Art and Science of Laboratory Medicine

Art and Science of Laboratory Medicine

Saturday, October 22, 2016

Lab Cam

iPhones take great pictures. This adapter makes it super easy to take images and make videos with your iPhone through your microscope. You can even use your iPhone to live project/stream your view. The iDu adapter fits iPhone6/6s. It's fitted with a 10x magnifying lens and comes with two adapters to fit a 30 mm or 23 mm eyepiece slot (it should fit all Nikon, Olympus, Zeiss, Leica and other common brand microscopes).

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iDu Optics LabCam Microscope Adapter for iPhone 

Source: Youtube

Sunday, September 25, 2016

Blood Drop

Often called a “Digital Age Leonardo da Vinci”, Alexander Tsiaras is a digital innovator, technologist and artist. You might know him from his work that showcases beautiful digital images of the human body, made using cutting edge imaging software along with artsy tweaks. Guided by a passion for the human form and insides, Tsiaras founded the TheVisualMD, an extensive online library that documents human anatomy and illness, as well as Anatomical Travelogue, a company specialized in creating digital works of art that faithfully show the workings of the human body. He also authored a number of well received books like From Conception to Birth: A Life Unfolds, The Architecture and Design of Man and Woman: The Marvel of the Human Body, Revealed, The InVision Guide to a Healthy Heart and The InVision Guide to Sexual Health.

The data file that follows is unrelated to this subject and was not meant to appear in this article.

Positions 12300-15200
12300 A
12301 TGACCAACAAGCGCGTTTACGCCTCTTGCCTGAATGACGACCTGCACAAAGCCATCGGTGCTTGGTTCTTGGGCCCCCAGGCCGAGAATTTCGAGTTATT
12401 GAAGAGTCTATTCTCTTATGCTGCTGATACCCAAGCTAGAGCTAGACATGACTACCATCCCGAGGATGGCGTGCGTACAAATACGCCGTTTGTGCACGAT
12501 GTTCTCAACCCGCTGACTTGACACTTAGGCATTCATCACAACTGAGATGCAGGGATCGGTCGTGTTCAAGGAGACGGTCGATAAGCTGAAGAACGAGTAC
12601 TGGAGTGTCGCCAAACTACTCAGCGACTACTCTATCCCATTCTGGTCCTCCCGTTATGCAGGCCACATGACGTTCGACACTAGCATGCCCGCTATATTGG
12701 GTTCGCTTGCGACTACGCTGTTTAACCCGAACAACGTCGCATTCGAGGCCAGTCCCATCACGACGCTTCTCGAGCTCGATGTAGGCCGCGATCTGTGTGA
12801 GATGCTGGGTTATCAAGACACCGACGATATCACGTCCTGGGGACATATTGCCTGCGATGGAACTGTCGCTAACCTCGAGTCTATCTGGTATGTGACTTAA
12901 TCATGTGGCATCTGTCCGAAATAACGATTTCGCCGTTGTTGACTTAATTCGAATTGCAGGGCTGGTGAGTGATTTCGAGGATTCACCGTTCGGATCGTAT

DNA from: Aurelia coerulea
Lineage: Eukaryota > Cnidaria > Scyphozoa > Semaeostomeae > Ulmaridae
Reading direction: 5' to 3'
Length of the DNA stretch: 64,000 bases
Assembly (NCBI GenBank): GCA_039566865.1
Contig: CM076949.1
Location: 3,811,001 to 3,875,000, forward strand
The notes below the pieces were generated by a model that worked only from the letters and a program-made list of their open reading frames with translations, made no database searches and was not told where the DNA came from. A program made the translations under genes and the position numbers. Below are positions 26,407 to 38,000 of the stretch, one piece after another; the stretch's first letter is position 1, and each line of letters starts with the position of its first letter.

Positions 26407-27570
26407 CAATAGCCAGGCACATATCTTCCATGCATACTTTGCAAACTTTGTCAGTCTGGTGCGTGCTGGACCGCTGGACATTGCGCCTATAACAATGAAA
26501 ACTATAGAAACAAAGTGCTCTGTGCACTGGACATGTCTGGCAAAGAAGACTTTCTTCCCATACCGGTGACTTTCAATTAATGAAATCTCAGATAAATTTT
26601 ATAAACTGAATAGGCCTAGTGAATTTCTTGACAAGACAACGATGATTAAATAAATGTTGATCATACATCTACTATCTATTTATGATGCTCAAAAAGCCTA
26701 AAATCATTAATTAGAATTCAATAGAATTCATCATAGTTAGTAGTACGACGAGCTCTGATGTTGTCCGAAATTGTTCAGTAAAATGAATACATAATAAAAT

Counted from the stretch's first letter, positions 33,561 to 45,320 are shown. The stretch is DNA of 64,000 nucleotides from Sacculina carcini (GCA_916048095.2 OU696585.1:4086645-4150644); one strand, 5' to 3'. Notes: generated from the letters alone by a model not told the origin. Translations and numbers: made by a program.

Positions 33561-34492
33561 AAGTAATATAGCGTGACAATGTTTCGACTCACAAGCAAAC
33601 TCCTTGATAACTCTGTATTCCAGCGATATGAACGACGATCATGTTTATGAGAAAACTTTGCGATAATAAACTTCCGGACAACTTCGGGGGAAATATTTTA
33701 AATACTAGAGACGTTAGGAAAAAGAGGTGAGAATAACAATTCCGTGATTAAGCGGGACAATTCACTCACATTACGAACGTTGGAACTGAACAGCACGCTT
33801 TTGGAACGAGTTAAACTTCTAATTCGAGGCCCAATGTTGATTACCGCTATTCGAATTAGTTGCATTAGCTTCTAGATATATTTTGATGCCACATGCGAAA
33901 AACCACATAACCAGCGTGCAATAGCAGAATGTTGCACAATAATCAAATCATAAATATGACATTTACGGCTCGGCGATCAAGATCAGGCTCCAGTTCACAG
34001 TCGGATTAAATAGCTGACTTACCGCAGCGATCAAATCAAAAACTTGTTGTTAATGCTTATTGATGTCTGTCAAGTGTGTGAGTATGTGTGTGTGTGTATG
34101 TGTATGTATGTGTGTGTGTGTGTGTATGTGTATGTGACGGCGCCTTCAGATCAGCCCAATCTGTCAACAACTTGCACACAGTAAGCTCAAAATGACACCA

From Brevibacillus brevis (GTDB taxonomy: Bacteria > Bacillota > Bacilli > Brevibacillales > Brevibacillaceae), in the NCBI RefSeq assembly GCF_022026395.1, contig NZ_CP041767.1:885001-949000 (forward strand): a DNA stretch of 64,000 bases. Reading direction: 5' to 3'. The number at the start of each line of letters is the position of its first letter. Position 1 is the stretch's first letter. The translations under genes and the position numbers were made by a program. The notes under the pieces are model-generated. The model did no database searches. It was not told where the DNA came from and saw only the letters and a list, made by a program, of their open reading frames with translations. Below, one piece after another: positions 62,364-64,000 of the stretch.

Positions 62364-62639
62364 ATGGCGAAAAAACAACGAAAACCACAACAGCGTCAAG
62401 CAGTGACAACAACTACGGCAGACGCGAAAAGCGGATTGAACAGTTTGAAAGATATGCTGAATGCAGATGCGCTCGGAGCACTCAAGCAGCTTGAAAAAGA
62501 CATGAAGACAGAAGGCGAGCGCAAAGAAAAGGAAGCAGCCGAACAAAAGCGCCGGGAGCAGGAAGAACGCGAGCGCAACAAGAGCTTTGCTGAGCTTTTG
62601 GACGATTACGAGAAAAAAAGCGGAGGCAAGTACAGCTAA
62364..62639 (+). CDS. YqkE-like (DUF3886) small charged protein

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Breathtaking digital images probe human anatomy like never before

Source: ZME Science

Wednesday, September 7, 2016

Sabotaging flagella of bacteria to halt infections

Some bacteria have the ability to ‘swim’ in a controlled fashion through the use of appendages called flagella. Researchers think that disabling these flagella is a key step towards infection control.

Motile bacteria move through the function of flagella. These appendages rotate, which propels an organism forwards. This is a little like the propellers on a boat. Some bacteria have one flagellum, others have many, and some possess none at all. Some of the bacteria regarded as human pathogens have flagella. An example of a flagellate bacterium is the ulcer-causing Helicobacter pylori, which uses multiple flagella to propel itself through the mucus lining to reach the stomach epithelium. Some flagella also serve a function in environmental detection, sensing different conditions and signalling to a bacterium to move to or away from a given niche.

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Sabotaging bacteria to halt infections

Source: Digital media by Tim Sandle

Tuesday, September 6, 2016

Don´t step on my blood smear


Source: Facebook via Lab Humor

New finding: Biobank storage time affects blood test results